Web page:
MARSHFIELD, WI (OnFocus) – Passing farm machinery in a no-passing zone has been against state law since 2014. Yet, Wisconsin’s rural roadways are still dangerous for the state’s farmers who share the road with motorists.
As harvest season approaches, now, more than ever, it is important to keep farmers’ safety in mind when on the roadways. Typically, farmers will travel less than a mile to get from field to field or field to barn.
Carrie Bernitt, daughter to the owner of Bernitt’s Farms, said her family has had issues with being passed going over hills and other areas but thinks maybe people just don’t know the law.
“I don’t know if people don’t realize it but it is against the law to pass tractors in no passing zones,” Bernitt said. “I try to share that every summer on Facebook when planting season comes around.”
Bernitt said she wishes people who are itching to get past farmers would practice patience and allow the farmers to get where they are going safely.
“Start seeing farmers and sit back and relax and enjoy the ride,” Bernitt said. “Wait for us to get off the road. Most of us are within a mile from farm to property so it’s not a long distance.”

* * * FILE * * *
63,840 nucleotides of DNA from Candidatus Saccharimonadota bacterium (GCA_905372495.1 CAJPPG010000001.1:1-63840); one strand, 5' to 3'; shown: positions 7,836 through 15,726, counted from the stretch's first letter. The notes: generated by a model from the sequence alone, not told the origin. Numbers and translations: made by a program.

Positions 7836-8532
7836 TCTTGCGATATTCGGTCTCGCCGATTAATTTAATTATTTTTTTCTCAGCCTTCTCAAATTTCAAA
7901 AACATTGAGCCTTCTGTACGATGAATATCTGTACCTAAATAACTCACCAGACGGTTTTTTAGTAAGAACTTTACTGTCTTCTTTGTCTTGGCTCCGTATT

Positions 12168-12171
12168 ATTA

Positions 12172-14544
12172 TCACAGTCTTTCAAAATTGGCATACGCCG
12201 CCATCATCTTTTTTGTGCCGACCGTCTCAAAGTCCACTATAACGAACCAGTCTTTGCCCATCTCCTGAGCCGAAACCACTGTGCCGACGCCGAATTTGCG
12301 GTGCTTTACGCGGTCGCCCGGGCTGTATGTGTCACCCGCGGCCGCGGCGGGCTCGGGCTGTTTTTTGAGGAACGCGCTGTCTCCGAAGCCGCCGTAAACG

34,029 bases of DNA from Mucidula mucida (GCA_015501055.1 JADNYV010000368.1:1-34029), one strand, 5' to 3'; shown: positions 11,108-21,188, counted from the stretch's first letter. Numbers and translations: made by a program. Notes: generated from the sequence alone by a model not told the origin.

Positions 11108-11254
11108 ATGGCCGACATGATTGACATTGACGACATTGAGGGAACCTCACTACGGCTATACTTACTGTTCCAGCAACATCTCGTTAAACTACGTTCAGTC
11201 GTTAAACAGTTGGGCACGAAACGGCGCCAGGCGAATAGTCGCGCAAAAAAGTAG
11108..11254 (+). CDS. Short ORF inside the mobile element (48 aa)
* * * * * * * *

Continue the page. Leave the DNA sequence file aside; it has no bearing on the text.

Here’s what the law says:
346.09: Limitations on overtaking on left or driving on left side of roadway
(a) Except as provided in par. (b), the operator of a vehicle shall not drive on the left side of the center of a roadway on any portion thereof which has been designated a no-passing zone, either by signs or by a yellow unbroken line on the pavement on the right-hand side of and adjacent to the center line of the roadway, provided such signs or lines would be clearly visible to an ordinarily observant person.
(b) The operator of a vehicle may drive on the left side of the center of a roadway on any portion thereof which has been designated a no-passing zone, as described in par. (a), to overtake and pass, with care, any vehicle, except an implement of husbandry or agricultural commercial motor vehicle, traveling at a speed less than half of the applicable speed limit at the place of passing.
Along with tractors, horse and buggies have been a talking point when it comes to road safety involving slow-moving vehicles. Earlier this year, a horse-and-buggy crash sent one person to the hospital.
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